Not One Terrorist, Hamas or Otherwise, Should Remain

The mandate of the Israeli Defense Forces should consist of one goal and one goal only: eliminate all vestiges of terrorism from the Holy Land.  This means that every member of Hamas or any other terrorist organization should be jailed, deported or dead.  No exceptions.  We must also treat all terrorists equally, whether they be Jewish or Arab.  So, for example, if the suspects arrested in the murder of Palestinian teenager, Mohammad Abu Khdeir, are guilty, they should all be punished the same way that the suspects accused of murdering three Israeli teenagers last month should be.  There is no difference between an Arab terrorist and a Jewish terrorist.  A terrorist is a terrorist, is a terrorist.  Even terrorists who have already been punished and released should not necessarily be exempt.  In fact, I think it would be quite appropriate for Israel to deport convicted terrorists currently living in Judea and Samaria to Jordan.  After all, the Hashemite kingdom did grant all the Palestinians living in the West Bank Jordanian citizenship, which ultimately makes the Palestinian residents of the territory their problem.  I'm certainly not saying that Israel should deport the entire Palestinian population of the West Bank; just those who have committed violent terrorist acts against the State of Israel and have the blood of Israelis on their hands.  And just to be fair, I would also advocate deporting Jewish terrorists if they are citizens of a country other than Israel.

International Public Opinion is Irrelevant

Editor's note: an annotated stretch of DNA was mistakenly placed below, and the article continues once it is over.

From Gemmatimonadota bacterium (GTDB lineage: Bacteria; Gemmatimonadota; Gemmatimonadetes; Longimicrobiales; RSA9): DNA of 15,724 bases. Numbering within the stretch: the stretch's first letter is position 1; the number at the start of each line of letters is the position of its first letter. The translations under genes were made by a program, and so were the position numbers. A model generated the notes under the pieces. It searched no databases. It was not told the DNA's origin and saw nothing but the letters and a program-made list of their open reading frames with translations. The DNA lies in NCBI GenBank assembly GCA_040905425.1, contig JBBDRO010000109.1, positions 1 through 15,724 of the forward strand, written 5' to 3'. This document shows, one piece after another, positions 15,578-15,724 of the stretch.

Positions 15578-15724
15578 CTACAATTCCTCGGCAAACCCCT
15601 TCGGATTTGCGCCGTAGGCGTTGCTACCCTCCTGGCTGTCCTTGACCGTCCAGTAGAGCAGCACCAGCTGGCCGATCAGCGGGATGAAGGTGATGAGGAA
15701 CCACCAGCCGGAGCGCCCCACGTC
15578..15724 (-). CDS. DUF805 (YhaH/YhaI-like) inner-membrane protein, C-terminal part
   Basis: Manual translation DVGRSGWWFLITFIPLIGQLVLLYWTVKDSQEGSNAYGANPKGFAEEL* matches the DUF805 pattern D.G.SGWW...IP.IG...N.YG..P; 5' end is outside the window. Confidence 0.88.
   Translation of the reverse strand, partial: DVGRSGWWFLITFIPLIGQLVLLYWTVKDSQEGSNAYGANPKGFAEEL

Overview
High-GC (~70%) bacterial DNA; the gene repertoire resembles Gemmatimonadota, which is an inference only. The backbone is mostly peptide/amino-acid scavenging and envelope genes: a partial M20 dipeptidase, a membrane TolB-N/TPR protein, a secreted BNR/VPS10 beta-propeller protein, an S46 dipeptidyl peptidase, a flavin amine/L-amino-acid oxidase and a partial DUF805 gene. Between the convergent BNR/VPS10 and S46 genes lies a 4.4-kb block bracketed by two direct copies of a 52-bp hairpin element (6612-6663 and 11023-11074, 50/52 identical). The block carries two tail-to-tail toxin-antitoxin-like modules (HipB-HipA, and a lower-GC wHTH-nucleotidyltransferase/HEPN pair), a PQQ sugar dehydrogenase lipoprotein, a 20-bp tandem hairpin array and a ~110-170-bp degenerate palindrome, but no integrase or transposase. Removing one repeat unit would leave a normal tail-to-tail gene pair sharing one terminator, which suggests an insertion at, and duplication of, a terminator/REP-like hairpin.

By now, we're all hearing pleas from world leaders, like U.S. President Barack Obama, to show restraint.  The latter-day Neville Chamberlain just doesn't get it.  When did the U.S. ever show restraint when protecting the lives of its own citizens?  I think we all no the answer to that.  Israel cannot be swayed by international public opinion as it deals with threats to its citizens and its very existence as a state.  The truth is that the international community will condemn Israel no matter what it does, so Israel might as well do what needs to be done against the terrorists and get it over with.

The World Likes Winners

My father has repeatedly told me about one of the lessons that Israel learned from the 1967 war.  He said, "the world likes winners."  And it's true.  In 1967, Israel not only decimated the armies of its Arab enemies, who sought to wipe the country off the map, but also seized large chunks of enemy territory with barely a hint of condemnation from the international community.  Why?  Because Israel had shown its enemies and the rest of the international community its strength and determination to crush those that would endanger its security.  Israel must duplicate the extent of its victory in the 1967 war today, because by doing so,  it will once again demonstrate that there is a heavy price for endangering the safety of Israelis and their state - a price that in the case of the Palestinians, should include the end of their ambitions to create a Palestinian state that would include Judea and Samaria, leaving Israel more vulnerable to attack and depriving its people from their historical heritage.


Saturday, 5 July 2014

Israel's Other Security Problem